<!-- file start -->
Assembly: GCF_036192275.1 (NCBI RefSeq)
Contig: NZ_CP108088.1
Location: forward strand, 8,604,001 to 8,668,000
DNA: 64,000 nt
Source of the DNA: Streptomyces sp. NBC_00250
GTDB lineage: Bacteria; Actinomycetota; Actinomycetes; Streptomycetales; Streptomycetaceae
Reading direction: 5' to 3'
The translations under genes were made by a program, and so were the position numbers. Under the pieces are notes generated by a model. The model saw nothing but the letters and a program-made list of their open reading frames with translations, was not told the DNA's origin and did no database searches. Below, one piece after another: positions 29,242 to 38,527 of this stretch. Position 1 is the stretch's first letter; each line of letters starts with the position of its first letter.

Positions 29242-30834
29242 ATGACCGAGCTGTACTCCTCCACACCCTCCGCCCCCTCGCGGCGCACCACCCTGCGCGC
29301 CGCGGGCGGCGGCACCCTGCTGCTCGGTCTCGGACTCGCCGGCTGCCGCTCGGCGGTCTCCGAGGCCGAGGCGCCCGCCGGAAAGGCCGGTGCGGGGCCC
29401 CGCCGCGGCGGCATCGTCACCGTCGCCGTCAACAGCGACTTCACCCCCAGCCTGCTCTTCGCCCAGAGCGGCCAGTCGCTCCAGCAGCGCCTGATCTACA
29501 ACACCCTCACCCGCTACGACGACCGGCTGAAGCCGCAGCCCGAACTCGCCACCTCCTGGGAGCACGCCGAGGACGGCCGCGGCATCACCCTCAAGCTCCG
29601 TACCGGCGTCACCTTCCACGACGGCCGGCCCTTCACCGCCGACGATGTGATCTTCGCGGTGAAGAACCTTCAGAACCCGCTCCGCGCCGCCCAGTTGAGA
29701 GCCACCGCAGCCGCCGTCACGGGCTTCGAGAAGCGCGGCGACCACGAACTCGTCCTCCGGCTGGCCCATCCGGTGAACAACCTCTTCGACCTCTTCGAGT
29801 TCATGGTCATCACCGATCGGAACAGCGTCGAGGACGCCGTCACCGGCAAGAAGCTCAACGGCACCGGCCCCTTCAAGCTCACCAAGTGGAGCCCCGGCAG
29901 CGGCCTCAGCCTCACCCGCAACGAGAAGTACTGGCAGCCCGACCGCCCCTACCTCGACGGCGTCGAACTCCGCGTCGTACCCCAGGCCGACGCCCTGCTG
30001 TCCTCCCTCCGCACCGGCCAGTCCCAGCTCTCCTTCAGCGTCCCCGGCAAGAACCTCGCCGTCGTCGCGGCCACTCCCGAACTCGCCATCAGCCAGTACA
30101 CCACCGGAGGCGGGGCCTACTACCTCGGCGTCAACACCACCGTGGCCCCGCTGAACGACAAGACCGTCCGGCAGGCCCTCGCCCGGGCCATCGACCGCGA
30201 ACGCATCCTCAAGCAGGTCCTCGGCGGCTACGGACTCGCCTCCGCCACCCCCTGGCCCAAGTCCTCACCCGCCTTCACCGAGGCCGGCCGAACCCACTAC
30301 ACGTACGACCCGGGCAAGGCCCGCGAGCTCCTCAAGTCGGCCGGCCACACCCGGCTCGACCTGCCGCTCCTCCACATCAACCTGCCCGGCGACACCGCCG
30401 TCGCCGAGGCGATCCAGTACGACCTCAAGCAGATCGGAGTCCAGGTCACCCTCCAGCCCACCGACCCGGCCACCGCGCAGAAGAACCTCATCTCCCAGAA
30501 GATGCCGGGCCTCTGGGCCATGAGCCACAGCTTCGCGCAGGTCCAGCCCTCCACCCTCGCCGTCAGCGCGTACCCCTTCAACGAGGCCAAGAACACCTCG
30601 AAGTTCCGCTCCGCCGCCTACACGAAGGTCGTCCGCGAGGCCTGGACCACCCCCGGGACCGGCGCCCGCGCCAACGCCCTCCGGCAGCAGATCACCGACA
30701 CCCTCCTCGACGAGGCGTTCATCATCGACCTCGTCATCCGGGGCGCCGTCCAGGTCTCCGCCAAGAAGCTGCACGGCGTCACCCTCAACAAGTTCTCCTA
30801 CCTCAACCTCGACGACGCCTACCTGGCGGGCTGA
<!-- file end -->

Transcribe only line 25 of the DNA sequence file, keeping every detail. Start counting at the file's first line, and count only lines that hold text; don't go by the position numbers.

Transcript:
30701 CCCTCCTCGACGAGGCGTTCATCATCGACCTCGTCATCCGGGGCGCCGTCCAGGTCTCCGCCAAGAAGCTGCACGGCGTCACCCTCAACAAGTTCTCCTA